HomeLocal NewsSaving kids from the attractions of vice

Saving kids from the attractions of vice


Children roaming the streets with nothing to do are a headache to both parents and the community because they can be easily tempted into vice.
Keeping children occupied and off the streets is the best way to keep them off evils such as drugs, early sex, unwanted pregnancy and jail, among other things.

Young people with nothing to do are attracted to mischief the way iron filings are attracted to a magnet.

While it is the false belief in today’s world children are no longer a communal responsibility, the irony is delinquent children will come back to haunt the community that failed to nurture them into responsible citizens when they turn into criminals, drug peddlers/abusers and prostitutes, among other vices. In the milieu we live in today, it is not easy to find adults who would volunteer to devote their time and energy to keep other people’s children off the streets through providing them meaningful activities.

Chitungwiza community is lucky to have Jimmy Ngwanji (41), a gym instructor by profession, who started Chitungwiza Aquatic Complex Sports Club (CACSC) for young children to keep them occupied so that they would avoid roaming the streets like unleashed dogs.

Ngwanji’s passion for sports is equalled by his desire to see children engaged in meaningful activities that blind them to attractions of wayward behaviour usually seen as a “norm” by misguided youths and adults in poverty-stricken and crime-infested high-density suburbs.

The club — through different sporting and counselling activities — seeks to address issues young people face in our fragmented society where children lack direction leading them to drift into negative behaviour.

“A lot of these kids have nothing to do after school and they end up engaging in criminal activities, therefore sporting activities will keep them occupied as well as shape their behaviour,’’ said Ngwanji.

CACSC was established in 2009 and it started with a handful of children and the number has increased significantly.

“We started with only five children, but the number has increased to 100. We have 70 boys and 30 girls between the ages of 3-18”, he added.

Ngwanji was later joined by other voluntary members, who also underwent a course in gymnastics and aerobics so that they could assist him in training the children. There are now six coaches at the centre.

Apart from moulding children’s behaviour through sport, CASC is a conduit for promotion of grassroots sports. It is now training children in various sporting disciplines that include cricket, netball, soccer, basketball, aerobics, gymnastics, volleyball and martial arts.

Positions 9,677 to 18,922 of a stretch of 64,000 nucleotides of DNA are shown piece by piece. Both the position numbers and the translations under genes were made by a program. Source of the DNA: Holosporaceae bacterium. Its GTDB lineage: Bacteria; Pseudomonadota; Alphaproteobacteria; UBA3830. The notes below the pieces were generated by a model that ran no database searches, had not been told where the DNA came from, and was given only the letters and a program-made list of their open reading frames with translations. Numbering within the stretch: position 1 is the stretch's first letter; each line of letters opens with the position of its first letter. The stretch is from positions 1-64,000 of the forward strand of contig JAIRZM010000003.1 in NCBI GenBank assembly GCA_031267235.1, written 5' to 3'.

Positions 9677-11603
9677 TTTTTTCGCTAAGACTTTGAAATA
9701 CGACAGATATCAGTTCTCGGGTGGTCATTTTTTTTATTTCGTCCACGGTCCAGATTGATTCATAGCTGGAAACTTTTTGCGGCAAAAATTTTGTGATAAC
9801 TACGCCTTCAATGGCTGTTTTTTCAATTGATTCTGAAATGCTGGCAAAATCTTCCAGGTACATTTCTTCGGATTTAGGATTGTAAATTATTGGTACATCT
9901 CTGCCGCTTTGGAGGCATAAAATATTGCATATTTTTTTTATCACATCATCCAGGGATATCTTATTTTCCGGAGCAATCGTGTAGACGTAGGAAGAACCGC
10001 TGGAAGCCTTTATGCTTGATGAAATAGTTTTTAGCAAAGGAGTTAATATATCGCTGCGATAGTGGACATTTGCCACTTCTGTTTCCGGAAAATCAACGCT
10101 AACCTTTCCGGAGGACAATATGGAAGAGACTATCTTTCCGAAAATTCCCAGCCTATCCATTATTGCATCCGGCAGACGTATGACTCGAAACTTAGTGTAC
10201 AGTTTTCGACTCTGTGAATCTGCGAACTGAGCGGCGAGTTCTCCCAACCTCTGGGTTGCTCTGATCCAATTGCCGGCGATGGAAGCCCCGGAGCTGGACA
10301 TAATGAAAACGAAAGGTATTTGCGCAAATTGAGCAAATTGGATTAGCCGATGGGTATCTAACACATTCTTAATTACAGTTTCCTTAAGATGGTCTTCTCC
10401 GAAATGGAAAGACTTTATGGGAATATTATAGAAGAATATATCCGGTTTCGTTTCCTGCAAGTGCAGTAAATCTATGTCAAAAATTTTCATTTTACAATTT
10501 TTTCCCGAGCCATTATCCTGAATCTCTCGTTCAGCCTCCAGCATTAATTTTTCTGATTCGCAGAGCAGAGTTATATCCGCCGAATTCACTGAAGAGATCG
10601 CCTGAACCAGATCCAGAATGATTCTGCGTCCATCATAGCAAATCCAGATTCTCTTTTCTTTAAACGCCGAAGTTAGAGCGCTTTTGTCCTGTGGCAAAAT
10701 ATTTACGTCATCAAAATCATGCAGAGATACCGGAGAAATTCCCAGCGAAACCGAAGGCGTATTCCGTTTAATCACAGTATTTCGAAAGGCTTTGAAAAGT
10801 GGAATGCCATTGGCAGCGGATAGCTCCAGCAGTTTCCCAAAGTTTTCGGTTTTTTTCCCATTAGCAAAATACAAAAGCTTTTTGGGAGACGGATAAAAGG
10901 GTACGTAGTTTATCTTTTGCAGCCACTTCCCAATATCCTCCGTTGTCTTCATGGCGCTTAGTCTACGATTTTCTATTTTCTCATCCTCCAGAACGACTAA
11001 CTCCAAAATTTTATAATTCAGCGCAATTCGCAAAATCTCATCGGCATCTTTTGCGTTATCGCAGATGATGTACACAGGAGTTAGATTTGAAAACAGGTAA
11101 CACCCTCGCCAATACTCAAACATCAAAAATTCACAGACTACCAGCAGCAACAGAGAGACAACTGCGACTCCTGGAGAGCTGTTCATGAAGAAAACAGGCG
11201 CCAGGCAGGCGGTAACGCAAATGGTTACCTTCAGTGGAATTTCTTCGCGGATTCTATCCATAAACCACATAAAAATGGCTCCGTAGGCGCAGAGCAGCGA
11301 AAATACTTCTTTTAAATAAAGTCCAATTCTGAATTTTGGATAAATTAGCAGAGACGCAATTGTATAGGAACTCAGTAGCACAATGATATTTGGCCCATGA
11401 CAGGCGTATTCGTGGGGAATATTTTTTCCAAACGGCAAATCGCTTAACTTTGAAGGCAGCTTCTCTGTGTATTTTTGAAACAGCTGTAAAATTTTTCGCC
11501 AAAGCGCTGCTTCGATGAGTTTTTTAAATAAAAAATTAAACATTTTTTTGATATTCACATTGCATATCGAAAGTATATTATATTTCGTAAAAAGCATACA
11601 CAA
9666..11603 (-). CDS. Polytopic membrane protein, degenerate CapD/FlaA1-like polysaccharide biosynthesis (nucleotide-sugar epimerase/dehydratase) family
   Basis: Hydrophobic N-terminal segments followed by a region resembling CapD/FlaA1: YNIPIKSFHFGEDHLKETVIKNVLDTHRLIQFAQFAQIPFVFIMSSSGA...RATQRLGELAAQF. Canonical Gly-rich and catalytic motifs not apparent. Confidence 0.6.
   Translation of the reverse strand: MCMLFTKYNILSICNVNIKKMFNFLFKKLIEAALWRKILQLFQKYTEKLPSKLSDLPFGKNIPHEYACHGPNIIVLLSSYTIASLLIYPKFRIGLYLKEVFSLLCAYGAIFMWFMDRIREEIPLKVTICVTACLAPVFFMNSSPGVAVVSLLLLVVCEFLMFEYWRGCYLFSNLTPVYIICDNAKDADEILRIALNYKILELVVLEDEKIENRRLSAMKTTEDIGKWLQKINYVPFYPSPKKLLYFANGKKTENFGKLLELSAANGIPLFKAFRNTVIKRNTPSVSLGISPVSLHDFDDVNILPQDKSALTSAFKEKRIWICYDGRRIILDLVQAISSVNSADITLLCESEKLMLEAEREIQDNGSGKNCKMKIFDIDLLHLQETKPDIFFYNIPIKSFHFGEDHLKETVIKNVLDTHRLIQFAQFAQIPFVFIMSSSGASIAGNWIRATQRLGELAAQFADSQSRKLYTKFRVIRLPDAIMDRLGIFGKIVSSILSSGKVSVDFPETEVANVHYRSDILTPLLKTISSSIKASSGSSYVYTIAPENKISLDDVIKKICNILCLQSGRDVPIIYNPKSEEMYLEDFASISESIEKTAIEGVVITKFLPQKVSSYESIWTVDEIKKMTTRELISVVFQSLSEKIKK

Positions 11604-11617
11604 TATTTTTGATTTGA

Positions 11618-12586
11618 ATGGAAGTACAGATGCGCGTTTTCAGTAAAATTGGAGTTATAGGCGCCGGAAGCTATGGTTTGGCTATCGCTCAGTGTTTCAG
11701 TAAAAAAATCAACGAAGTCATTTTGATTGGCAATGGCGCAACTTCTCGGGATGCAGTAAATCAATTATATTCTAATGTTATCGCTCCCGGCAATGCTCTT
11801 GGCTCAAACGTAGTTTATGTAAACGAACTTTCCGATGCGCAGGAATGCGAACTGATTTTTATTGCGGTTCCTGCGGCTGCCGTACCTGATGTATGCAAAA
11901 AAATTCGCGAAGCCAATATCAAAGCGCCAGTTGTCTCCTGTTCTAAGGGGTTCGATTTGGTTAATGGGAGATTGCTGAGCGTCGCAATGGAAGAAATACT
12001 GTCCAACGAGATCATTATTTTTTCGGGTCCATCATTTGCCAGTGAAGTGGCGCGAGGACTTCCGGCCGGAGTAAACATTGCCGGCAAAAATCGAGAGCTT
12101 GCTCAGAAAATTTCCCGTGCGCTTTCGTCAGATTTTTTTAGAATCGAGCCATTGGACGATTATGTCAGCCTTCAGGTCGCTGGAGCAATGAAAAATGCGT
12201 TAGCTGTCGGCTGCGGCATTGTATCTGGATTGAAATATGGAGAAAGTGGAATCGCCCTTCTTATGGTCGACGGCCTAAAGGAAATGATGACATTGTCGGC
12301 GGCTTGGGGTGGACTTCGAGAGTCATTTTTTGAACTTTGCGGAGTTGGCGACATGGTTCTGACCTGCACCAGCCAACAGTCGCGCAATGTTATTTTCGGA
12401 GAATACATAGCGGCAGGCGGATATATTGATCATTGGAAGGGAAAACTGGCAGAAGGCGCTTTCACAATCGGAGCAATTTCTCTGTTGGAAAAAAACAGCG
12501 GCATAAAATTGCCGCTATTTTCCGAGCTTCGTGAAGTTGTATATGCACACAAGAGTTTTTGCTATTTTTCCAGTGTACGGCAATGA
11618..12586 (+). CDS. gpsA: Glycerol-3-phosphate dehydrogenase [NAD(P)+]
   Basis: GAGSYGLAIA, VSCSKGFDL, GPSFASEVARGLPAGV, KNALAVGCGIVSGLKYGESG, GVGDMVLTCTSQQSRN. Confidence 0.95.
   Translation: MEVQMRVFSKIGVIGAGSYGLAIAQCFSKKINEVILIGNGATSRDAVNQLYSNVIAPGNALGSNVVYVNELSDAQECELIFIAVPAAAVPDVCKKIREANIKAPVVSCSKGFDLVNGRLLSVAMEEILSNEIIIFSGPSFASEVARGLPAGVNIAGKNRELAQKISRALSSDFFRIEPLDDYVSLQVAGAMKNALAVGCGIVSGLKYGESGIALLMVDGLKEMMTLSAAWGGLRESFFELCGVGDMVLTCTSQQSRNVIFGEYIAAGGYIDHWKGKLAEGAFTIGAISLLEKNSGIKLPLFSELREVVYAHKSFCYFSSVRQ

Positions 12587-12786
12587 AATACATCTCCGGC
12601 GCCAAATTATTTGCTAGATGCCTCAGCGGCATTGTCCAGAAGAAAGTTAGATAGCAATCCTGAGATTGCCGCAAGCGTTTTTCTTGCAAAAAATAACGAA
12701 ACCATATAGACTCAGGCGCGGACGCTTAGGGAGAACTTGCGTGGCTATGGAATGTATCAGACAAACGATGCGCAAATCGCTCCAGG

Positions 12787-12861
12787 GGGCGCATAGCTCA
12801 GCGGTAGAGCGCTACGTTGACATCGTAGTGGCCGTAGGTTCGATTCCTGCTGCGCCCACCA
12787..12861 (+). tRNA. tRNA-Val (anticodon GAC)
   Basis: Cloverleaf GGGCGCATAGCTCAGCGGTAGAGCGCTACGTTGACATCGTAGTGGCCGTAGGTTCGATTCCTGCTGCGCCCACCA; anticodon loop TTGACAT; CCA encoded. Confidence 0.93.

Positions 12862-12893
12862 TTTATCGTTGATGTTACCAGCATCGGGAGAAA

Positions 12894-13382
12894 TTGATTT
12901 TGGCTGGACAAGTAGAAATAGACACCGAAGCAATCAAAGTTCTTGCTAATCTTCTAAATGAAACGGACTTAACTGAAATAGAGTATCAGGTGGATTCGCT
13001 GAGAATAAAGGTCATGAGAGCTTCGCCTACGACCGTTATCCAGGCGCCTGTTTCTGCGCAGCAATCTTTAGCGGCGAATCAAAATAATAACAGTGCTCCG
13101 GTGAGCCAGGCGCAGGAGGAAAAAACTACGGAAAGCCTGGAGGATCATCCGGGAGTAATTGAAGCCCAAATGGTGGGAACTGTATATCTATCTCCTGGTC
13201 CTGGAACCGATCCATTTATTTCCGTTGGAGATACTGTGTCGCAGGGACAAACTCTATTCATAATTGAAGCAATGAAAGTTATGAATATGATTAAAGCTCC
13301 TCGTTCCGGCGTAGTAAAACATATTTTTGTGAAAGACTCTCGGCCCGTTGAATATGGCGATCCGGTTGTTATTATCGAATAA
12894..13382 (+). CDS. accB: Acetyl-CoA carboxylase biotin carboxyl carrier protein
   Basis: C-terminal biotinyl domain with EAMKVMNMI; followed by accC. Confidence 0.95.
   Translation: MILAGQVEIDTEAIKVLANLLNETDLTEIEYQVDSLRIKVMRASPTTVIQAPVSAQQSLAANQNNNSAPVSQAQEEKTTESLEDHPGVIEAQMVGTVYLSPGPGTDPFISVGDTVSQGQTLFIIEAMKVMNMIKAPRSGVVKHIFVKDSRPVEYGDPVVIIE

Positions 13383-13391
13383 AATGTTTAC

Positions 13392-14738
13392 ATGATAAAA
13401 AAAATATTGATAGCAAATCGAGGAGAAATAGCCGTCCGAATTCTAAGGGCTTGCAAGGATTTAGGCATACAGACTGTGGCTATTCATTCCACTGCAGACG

Shupikai Kodzwa, a teacher at Seke 1 High School, commended the good work that is being done by the club.

“The club has taught them to be disciplined and most of the children who are members of the club, have improved academically and this shows that CACSC is doing a great job in grooming these kids”, she said.

The club seeks to expand in order to accommodate more beneficiaries.

“Our theme is recreational fitness for all through sport, so we want to accommodate all ages so that people stay healthy and fit,” said Audrey Magunhu (37) one of the coaches at CACSC.

They aim to spread their influence to rural areas in the near future, but funding is the major hindrance.
Although the club received some material from the Community Sport Development Programme they still require decent funding to cater for all their costs.

Beauty Mazuru (33) one of the coaches said the kids needed a lot of training equipment which ranges from uniforms, first aid kits, spring trampoline, balls, nets and landing mattresses.
“We are facing financial problems resulting in us failing to purchase all the equipment needed for all the seven sporting disciplines and we are unable to carry out cleaning awareness programmes due to transport costs”, said Beauty.

The coaches are also engaged in pre-school gymnastics and aerobics training so as to generate income.

“We get cash by conducting aerobics lessons at pre-schools around Chitungwiza, but that is not adequate for all our needs,” Ngwaji said.

The excited children at the centre said they enjoyed having fun through sports and were eager to show this writer the skills they have acquired in gymnastics, martial arts, basketball and volleyball, among other disciplines.

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